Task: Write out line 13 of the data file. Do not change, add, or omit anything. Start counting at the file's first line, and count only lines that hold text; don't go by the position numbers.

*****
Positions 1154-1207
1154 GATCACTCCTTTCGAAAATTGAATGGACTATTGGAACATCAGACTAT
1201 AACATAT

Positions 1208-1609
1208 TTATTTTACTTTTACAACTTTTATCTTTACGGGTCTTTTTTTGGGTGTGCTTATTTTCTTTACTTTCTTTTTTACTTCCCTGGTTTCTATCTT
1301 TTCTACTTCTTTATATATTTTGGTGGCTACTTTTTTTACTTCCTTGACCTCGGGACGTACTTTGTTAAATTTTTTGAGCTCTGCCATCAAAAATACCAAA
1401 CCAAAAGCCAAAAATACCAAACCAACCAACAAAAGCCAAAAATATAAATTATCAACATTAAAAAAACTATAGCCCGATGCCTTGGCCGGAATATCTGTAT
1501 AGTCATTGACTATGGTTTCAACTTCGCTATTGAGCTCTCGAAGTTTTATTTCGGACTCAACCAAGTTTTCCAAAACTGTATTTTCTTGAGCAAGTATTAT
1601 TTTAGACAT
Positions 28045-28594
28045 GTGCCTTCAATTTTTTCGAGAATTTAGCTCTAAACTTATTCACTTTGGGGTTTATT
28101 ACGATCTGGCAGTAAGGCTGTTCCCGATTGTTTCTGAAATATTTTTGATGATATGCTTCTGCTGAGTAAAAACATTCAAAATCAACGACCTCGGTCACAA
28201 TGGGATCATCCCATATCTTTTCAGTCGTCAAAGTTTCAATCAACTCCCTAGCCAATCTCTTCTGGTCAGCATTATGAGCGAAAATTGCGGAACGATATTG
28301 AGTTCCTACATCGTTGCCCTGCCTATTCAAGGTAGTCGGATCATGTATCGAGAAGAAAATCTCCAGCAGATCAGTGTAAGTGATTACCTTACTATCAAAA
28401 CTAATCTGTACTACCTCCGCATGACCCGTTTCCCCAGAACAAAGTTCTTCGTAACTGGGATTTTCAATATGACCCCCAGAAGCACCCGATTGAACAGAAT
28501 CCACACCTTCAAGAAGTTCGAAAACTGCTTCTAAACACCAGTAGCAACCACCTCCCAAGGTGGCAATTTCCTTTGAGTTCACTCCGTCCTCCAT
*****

28201 TGGGATCATCCCATATCTTTTCAGTCGTCAAAGTTTCAATCAACTCCCTAGCCAATCTCTTCTGGTCAGCATTATGAGCGAAAATTGCGGAACGATATTG